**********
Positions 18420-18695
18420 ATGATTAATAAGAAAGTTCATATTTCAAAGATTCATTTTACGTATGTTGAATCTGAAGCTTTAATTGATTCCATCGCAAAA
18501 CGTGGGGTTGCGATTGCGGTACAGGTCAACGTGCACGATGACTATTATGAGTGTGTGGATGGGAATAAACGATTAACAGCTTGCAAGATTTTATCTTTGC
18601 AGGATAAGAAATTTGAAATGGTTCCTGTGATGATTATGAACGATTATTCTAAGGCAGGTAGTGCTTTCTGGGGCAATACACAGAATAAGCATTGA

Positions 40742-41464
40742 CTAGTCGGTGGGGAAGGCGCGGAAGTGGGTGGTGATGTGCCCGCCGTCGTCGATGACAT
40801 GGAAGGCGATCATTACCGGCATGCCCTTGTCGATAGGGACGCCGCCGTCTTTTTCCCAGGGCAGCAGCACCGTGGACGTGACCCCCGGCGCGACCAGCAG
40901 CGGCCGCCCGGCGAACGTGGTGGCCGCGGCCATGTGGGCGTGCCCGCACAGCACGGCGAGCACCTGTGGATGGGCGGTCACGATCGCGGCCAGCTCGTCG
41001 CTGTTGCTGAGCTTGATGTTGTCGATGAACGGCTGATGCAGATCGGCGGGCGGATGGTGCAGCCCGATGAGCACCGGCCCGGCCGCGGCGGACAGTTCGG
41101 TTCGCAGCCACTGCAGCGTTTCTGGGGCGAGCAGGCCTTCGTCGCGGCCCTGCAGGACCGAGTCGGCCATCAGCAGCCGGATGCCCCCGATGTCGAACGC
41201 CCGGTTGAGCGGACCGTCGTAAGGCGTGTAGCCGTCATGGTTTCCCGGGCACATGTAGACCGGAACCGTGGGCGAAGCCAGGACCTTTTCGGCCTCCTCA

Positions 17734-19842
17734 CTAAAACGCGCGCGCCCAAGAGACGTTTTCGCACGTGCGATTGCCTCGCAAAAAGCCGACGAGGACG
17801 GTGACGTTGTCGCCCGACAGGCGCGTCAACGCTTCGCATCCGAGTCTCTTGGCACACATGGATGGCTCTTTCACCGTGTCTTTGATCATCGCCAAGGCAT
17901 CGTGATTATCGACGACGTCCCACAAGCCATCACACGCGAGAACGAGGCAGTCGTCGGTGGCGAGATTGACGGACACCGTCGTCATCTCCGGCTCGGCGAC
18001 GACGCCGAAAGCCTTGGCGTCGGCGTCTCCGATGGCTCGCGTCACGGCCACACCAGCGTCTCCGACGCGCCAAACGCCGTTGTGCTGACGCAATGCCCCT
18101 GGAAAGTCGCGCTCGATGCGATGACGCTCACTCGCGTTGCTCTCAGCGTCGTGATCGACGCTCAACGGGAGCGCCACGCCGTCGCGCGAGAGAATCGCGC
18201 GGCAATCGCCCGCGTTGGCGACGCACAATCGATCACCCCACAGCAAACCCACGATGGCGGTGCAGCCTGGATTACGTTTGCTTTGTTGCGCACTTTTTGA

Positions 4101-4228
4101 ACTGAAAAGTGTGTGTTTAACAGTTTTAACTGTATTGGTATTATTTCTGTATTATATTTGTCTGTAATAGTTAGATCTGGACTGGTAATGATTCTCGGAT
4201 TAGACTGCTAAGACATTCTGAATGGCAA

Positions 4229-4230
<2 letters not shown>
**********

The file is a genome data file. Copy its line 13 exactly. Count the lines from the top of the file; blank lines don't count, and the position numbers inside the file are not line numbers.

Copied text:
17734 CTAAAACGCGCGCGCCCAAGAGACGTTTTCGCACGTGCGATTGCCTCGCAAAAAGCCGACGAGGACG